From what I have heard (which, admittedly, isn’t much), Ministers blame the police for handling the riots badly. And the Archbishop of Canterbury has come under fire for not having made any statement about the riots before his response in the House of Lords yesterday. Then, the first thing he did was praise the police.
It appears to be mostly media people who are upset by his apparent silence. He is, after all, supposed to ‘say something’ every time anything happens.
It is for the bishops of the affected areas to speak, not primarily the Archbishop of Canterbury, who has no jurisdiction over other bishops’ dioceses. There is something prophetically stubborn about Rowan’s refusal to accept that (a) every time someone sticks a microphone under his nose he has to say something, (b) his job is to feed the media with words, and (c) there is something to be gained from speaking before thinking – or being sure of the facts. There are plenty of others (like me, obviously) willing to comment; why should he?
His silence – however frustrating for the rest of us – makes his response more powerful. And he didn’t once say, “I told you so.” I will comment further on this phenomenon (silence), but, for now, here is what he said:
“My Lords, along with all of the members of Your Lordship’s House, I wish to associate myself with the tributes that have been paid to the work of the police force in recent days, and the work of the emergency services. These are people who have put themselves at risk in a very costly way in order to minimise the risk to others, and we are reminded by what we have seen in recent days of the crucial role that these services play in our society. I believe there are indeed questions about the right level of policing that is appropriate to a complex and troubled society like ours, and I hope that those are questions that will be seriously addressed in the days ahead.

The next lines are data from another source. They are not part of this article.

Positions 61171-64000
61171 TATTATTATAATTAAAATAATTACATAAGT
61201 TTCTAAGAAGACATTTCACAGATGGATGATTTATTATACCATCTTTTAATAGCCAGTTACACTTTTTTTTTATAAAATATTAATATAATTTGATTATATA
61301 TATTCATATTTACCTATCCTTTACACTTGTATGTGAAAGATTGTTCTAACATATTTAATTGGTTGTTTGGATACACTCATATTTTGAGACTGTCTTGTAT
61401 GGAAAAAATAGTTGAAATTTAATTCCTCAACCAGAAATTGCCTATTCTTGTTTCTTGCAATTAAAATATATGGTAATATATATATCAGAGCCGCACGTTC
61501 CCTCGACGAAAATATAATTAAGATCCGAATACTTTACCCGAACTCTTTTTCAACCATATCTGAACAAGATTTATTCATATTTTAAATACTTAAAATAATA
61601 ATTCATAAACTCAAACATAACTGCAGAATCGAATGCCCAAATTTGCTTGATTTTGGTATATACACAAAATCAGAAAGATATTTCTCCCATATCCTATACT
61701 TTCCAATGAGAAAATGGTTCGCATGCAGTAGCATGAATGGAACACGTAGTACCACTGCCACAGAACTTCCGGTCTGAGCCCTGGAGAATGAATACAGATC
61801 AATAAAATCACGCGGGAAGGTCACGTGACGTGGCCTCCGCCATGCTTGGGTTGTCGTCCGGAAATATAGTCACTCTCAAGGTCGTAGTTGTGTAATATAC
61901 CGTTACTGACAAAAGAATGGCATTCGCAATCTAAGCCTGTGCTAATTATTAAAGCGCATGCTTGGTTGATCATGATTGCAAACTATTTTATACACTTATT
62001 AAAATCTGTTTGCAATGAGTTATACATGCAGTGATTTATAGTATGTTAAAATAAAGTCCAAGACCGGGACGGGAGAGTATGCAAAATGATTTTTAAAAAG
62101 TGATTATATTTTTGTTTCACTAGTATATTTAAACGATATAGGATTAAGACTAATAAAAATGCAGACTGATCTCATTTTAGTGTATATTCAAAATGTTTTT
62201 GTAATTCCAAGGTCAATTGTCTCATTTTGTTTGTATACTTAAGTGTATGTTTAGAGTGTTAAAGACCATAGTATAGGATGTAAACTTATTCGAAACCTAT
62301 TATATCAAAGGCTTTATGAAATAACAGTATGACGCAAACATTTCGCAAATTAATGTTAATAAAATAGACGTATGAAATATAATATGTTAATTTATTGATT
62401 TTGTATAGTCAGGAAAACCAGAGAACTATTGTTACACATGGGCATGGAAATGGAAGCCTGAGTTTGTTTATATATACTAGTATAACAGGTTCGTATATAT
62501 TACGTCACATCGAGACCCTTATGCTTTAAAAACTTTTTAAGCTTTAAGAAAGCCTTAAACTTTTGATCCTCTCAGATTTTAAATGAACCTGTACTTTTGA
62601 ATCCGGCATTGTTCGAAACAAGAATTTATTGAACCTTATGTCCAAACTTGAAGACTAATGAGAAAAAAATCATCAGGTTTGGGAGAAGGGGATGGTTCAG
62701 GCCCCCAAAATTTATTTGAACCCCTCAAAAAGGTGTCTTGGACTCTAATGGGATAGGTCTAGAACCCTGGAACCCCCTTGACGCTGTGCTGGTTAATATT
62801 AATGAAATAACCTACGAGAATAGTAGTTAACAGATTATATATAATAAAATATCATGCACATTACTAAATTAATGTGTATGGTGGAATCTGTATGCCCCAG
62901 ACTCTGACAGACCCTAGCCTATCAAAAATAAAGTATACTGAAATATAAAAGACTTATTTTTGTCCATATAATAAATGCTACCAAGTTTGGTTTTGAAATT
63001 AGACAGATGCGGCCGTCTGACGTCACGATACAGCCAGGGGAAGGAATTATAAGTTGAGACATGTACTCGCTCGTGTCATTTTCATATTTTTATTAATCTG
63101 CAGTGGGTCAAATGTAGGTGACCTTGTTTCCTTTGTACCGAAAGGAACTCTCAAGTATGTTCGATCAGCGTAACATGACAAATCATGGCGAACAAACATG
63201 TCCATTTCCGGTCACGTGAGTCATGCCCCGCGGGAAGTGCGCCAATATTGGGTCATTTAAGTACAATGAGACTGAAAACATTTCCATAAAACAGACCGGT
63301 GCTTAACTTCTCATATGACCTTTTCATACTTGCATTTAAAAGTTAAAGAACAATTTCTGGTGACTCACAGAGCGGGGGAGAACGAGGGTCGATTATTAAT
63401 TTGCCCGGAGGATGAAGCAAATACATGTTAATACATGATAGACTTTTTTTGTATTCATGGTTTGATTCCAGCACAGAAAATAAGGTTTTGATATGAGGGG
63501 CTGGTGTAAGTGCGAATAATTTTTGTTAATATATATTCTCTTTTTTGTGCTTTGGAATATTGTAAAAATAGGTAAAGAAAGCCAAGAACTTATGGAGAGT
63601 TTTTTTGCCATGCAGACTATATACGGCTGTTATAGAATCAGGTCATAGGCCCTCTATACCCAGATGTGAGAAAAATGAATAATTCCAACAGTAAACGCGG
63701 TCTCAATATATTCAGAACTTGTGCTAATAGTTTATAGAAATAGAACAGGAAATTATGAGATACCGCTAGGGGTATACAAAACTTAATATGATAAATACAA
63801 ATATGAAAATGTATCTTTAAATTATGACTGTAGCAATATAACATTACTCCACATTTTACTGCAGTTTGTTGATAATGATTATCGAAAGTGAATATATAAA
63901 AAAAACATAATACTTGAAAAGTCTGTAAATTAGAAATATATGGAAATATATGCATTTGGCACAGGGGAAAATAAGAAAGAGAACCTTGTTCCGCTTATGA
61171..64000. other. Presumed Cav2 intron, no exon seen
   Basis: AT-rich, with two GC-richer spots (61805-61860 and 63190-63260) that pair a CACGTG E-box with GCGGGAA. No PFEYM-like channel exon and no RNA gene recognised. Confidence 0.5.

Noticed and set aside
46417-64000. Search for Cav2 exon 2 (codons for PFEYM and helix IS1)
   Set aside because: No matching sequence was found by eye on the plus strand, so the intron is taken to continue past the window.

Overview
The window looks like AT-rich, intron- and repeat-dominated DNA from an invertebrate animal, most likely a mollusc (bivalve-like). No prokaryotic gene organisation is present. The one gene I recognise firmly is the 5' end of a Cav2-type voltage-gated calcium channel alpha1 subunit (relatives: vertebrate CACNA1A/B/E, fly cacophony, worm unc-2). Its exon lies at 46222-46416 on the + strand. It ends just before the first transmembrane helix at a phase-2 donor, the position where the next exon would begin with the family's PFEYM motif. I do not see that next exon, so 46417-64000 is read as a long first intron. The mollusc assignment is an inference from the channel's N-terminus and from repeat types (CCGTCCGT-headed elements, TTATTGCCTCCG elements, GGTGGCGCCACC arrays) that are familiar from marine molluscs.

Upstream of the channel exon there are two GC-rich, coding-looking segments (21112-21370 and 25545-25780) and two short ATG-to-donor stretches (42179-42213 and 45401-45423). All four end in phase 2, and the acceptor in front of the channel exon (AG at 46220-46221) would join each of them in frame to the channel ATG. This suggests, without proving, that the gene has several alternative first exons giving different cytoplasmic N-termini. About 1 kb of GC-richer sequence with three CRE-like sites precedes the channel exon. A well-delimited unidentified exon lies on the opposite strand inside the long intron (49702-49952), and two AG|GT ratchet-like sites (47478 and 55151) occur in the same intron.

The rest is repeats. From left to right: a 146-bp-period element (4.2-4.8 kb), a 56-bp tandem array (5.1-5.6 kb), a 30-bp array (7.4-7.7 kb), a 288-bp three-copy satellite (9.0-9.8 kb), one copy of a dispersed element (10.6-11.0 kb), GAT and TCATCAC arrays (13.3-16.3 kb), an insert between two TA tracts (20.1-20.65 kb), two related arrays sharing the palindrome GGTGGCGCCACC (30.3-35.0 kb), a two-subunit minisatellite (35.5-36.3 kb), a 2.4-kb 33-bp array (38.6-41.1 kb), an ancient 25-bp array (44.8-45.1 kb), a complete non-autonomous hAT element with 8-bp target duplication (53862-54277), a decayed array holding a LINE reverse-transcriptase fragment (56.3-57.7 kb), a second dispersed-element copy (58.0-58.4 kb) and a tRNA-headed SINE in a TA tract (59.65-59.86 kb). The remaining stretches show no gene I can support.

I wish also to express the deepest sympathy to those who have lost members of their family, who have lost their livelihoods, who have in some measure lost hope and confidence in recent days. And it is perhaps that loss of hope and confidence that is the most serious, the most long-term issue which we have to address as a society. In the events we have seen in recent days, there is nothing to romanticise and there is nothing to condone in the behaviour that has spread across our streets. This is indeed criminality – criminality pure and simple, perhaps, but as the Prime Minister reminded us, criminality always has a context, and we have before us the task of understanding that context more fully.
Seeking explanations, it is worth remembering, is not the same as seeking excuses, and in an intelligent and critical society, we do seek explanations so that we may be able to respond with greater intelligence and greater generosity. My Lords, one of the most troubling features, as I think all would agree, of recent days, has been the spectacle of not only young people, but even children of school age, children as young as 7 taking part in the events we have seen. And surely, high on our priorities as we respond to these circumstances must be the question of what we are to do in terms not only of rebuilding the skills of parenting in some of our communities, but in rebuilding education itself.
Over the last two decades, many would agree that our educational philosophy at every level has been more and more dominated by an instrumentalist model; less and less concerned with a building of virtue, character and citizenship – ‘civic excellence’ as we might say. And a good educational system in a healthy society is one that builds character, that builds virtue.